close-up photo of soil after tilling

Knowing the pH and nutrient content of your soil is important to successful growing.

Soil Sampling
Image by Cornell University

Testing the pH of your soil will let you know if any amendments are needed for successful gardening

Soil in cupped hands

Learn how to collect a soil sample for testing

How to Take a Soil Sample

1. When should soil be sampled?

Soil samples can be taken at any time during the year; however, avoid extremely wet soil conditions unless absolutely necessary.

2. How often should I have my soil tested?
For most crops, every 2 to 3 years. Soil under intensive cultivation may require annual testing. Sampling from any given area should be done at about the same time as in previous years.

3. What tool shall I use for sampling?
A soil probe or auger is best; if not available, use a garden spade or shovel.
For cultivated crops and gardens, samples are taken to the tillage depth (6-10")
For no till or minimum till, take one sample at 0 - 1" and another at a 1 - 6" depth.

4. What is the proper sampling depth?
For cultivated crops and gardens
, sample at 0 - 1" and another at 1 - 6" depth.
For lawns and pastures
, a sample from the upper 6" is satisfactory; remove plant residue.
For tree and fruit crops, 2 samples should be submitted, one taken at 0 - 8" depth, the other at 8 - 16" (subsoil layer).

5. How do I go about collecting the sample?
With a shovel, dig a hole to the sampling depth. Cut a ½" slice from the face of the hole and trim the sides so you have a vertical slice of soil.

6. How many sub-samples should I collect from each area?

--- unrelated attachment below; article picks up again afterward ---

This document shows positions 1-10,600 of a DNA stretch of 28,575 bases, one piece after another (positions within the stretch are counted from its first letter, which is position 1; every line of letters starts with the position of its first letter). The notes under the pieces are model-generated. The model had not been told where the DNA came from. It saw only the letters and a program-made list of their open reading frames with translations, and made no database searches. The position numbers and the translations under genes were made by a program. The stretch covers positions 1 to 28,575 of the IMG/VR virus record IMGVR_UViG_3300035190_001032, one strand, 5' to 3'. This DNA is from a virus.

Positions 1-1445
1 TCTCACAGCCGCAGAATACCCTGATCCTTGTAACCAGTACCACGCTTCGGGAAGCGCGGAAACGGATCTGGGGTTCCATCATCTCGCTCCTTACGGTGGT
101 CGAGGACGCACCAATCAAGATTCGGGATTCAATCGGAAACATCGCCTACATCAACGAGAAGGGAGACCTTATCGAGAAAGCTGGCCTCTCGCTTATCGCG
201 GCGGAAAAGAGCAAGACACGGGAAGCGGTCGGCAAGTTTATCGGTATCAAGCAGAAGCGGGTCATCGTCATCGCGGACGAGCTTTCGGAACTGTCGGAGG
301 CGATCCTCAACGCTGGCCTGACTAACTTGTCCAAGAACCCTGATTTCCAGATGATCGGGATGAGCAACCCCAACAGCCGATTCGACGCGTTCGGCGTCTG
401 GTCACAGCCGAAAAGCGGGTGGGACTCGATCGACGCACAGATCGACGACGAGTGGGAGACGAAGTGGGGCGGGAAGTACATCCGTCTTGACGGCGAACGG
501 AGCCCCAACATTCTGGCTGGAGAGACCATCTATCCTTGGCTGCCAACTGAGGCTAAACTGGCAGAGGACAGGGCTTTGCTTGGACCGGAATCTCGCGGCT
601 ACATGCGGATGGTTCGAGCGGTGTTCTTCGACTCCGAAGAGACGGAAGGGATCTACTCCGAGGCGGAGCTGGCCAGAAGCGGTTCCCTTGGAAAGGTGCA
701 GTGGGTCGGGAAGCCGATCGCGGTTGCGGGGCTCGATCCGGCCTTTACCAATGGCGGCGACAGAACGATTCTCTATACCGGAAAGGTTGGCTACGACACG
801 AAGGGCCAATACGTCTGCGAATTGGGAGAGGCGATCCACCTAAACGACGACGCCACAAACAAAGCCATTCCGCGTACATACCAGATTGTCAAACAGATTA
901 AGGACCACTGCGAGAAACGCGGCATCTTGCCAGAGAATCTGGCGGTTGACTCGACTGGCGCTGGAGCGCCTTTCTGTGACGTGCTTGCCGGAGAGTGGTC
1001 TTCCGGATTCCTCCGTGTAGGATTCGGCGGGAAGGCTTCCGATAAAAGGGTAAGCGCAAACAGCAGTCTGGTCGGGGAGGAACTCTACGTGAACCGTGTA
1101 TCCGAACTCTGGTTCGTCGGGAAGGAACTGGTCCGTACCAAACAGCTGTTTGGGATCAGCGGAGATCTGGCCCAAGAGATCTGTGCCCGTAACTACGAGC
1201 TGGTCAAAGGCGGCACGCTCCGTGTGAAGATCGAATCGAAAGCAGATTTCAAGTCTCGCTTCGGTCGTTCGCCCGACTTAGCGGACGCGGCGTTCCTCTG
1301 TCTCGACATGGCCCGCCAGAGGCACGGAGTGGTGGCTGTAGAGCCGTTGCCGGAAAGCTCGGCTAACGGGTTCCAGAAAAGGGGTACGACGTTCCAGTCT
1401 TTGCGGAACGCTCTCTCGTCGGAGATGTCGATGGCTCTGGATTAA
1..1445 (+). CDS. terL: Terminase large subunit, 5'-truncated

Repeat the sampling process in about 10 - 15 locations throughout the garden or field. Mix the sub-samples in a plastic bucket to obtain a representative composite sample. Avoid sampling in unusual areas if the objective is to estimate average fertility levels over the entire area.

7. What if I have an area of poor crop growth?

If you have a trouble spot, a separate sample taken from this area may be necessary.

8. Should the sample be dry?
Do not bring in wet samples. If it is necessary to sample wet soil, spread the sample on a sheet of newspaper and allow it to dry at room temperature.

9. How much soil is needed for each composite sample?
About two cups are required.

10. Where do I bring samples?
Cooperative Extension Education Center, 479 Route 66, Hudson, NY or the Agraforestry Resource Center, 6055 Route 23, Acra, NY between 8:30 am and 4:30 pm on weekdays. Testing for pH alone is done on-site; You can send nutrient and specialized tests to an area laboratory for an additional fee. For more details on available tests, and to download the forms required for each, please visit our page on "Soil Testing Services".

11. What information needs to accompany the samples?

For cultivated crops (farms and other commercial producers):

Soil name and map symbol from soil survey (available at the Cooperative Extension Education Center)
Tillage depth
Past crops
Future crops to be grown
Cover crops
Manure rates, if applied

For gardeners and homeowners:

Site characteristics
Crop to be grown
Age of crop
Fertilizer used
Manure rates applied

12. How long will it take to get test results?

pH tests are conducted at the Cooperative Extension Education Center and take from 1 - 3 days. Complete nutrient tests take about 1 - 2 weeks. Results are mailed from the lab directly to you, and a copy also is sent to our office.

13. What if I have questions about the results?
Call us at (518) 828-3346 (Hudson) or 518-622-9820 (Acra)

14. How much does the test cost?
pH test - $3.00 per sample
pH testing kits - $30.00 normal range
Payable when the sample is submitted to Conrell Cooperative Extension.

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Last updated May 10, 2023